It was a dark and stormy night. Well, it was dark because it was night. The storm was in the heavy, gray clouds that built in the sky, blocking the sunset and the stars, strong winds whipping through Westminster.
On such a night, the Westminster branch of the Carroll County Public Library launched this year's series of ghost walks. The participants ventured into Westminster for the walk early in the evening of Oct. 10.
The ghost walks were inspired by the book "Ghosts and Legends of Carroll County, Maryland," compiled by Jesse Glass Jr. and published by the library in 1982. Glass grew up in Carroll County and had researched the local ghost stories and legends.
The ghost walk experience begins with a 15-minute video, shown in the library, describing four ghost stories from Carroll County outside of Westminster. Librarian Pat Hahn encouraged attendees to go looking for Peddler Jack's dog at Baust Church in Tyrone, Chief Twenty Bones in Lineboro, or the Silver Run silversmith Arhwud and his daughter.
After the video, Hahn and fellow librarian Donna Marie Berneski split the attendees into two groups, so as not to have too large a crowd blocking the sidewalks in Westminster. The first stop was in the St. John Catholic Church Cemetery, just behind the library, where Hahn described early county residents' fears of being buried alive.
The walk proceeded up to the Opera House on Main Street. Hahn told the story of Marshall Buell, who was murdered after a performance there and who, some say, still haunts the alley by the building.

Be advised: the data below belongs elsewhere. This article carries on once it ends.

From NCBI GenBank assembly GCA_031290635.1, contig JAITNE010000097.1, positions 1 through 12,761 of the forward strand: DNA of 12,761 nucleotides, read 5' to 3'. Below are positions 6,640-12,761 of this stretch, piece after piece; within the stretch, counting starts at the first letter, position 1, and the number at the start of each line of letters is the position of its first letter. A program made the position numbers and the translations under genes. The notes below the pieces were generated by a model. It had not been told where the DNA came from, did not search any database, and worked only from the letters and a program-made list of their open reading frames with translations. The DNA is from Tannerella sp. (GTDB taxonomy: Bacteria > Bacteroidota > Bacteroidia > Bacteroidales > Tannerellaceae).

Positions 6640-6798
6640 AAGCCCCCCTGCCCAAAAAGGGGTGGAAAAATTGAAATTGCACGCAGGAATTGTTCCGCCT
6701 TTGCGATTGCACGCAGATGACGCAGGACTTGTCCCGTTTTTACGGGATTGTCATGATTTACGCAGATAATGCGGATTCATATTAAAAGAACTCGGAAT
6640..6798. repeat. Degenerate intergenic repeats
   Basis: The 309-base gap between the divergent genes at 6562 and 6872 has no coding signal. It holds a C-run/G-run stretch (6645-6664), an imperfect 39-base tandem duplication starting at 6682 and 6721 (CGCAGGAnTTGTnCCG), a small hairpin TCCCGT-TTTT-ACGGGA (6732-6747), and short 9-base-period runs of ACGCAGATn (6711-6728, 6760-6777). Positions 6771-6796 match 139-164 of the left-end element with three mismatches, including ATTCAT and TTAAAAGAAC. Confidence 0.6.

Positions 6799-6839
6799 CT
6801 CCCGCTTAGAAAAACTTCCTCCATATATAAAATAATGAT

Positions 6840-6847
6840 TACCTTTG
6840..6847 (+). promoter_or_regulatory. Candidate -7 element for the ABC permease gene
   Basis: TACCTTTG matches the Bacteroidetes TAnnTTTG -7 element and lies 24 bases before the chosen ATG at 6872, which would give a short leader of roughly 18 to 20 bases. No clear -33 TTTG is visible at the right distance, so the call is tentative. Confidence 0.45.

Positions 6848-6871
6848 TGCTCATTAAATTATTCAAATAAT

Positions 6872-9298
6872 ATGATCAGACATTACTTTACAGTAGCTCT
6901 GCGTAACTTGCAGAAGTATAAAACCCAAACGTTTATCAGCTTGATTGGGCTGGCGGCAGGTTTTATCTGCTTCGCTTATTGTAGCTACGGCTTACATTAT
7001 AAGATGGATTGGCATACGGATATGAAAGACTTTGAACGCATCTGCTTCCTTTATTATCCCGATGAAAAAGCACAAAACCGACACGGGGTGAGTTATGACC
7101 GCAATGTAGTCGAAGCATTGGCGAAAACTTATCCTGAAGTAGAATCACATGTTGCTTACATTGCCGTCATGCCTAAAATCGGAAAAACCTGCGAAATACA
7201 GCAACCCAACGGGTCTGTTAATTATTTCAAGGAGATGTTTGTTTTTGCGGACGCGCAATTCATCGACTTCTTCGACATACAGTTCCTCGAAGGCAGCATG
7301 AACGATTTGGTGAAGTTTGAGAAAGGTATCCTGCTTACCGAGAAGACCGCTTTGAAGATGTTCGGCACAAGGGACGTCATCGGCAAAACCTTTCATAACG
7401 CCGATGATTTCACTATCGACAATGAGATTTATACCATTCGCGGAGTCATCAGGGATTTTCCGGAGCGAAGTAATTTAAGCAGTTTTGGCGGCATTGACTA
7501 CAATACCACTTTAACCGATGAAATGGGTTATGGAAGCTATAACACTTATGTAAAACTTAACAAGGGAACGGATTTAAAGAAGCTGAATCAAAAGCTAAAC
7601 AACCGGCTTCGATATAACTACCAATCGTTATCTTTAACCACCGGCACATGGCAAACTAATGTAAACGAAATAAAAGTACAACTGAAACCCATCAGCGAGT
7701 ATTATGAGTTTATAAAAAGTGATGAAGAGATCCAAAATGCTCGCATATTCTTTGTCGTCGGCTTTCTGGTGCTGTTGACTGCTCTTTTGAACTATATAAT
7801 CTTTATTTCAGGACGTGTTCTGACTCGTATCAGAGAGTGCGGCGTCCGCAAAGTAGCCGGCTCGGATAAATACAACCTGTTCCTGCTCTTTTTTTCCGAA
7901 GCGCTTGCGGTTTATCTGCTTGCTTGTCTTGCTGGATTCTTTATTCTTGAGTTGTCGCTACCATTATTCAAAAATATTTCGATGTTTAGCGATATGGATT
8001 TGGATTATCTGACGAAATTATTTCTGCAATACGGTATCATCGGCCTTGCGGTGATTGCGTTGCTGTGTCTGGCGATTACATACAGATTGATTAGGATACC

Hahn stood on the carriage block - used as a step to enter carriages - in front of the Shellman House and told of ghostly happenings at the Shellman and Kimmey houses. In the back of the Shellman House, "Lydia Shellman" explained the story of "God's Well."
Cockey's Tavern was the last stop on Main Street, with tales of bootsteps on the stairs and the bleeding portrait of President Grant. The tour then moved along Court Street to the graveyard of Ascension Episcopal Church and the grave if the legendary Legh Master.
While Master supposedly haunts Furnace Hills west of Westminster, riding at night on a black horse, his body was moved to the churchyard after his coffin kept coming out of the ground at his home. Even now, Master's solid concrete grave top bears numerous cracks.
After the visit with Master, the tour was treated to a stop at the Carroll County Court House. Joseph Struck, a bailiff at the Circuit Court, gave a tour of the second floor of the courthouse and the balcony overlooking Court Street - a view that, minus the cars and electric lights, evoked thoughts of days in Westminster past.
The final stop on the tour was the old jail, built in 1837, before the courthouse was even constructed. Hahn recounted that three people were hung on the gallows beside the jail, and at least one of them supposedly haunts that building to this day.
Strange happenings in the building are often attributed to "Reuben," a nickname given to a ghost suspected to be Solomon Sudler, who was hung on the gallows. Hahn told of Tom Parkes, a prisoner who committed suicide and had his head removed by Dr. Zollickhoffer, of Uniontown. The headless man who wanders the grounds is supposed to be Parkes.
Hahn said the library's ghost walks fill up rapidly. She said, "I think people really like being able to go into a building and see presentations like Lydia Shellman's."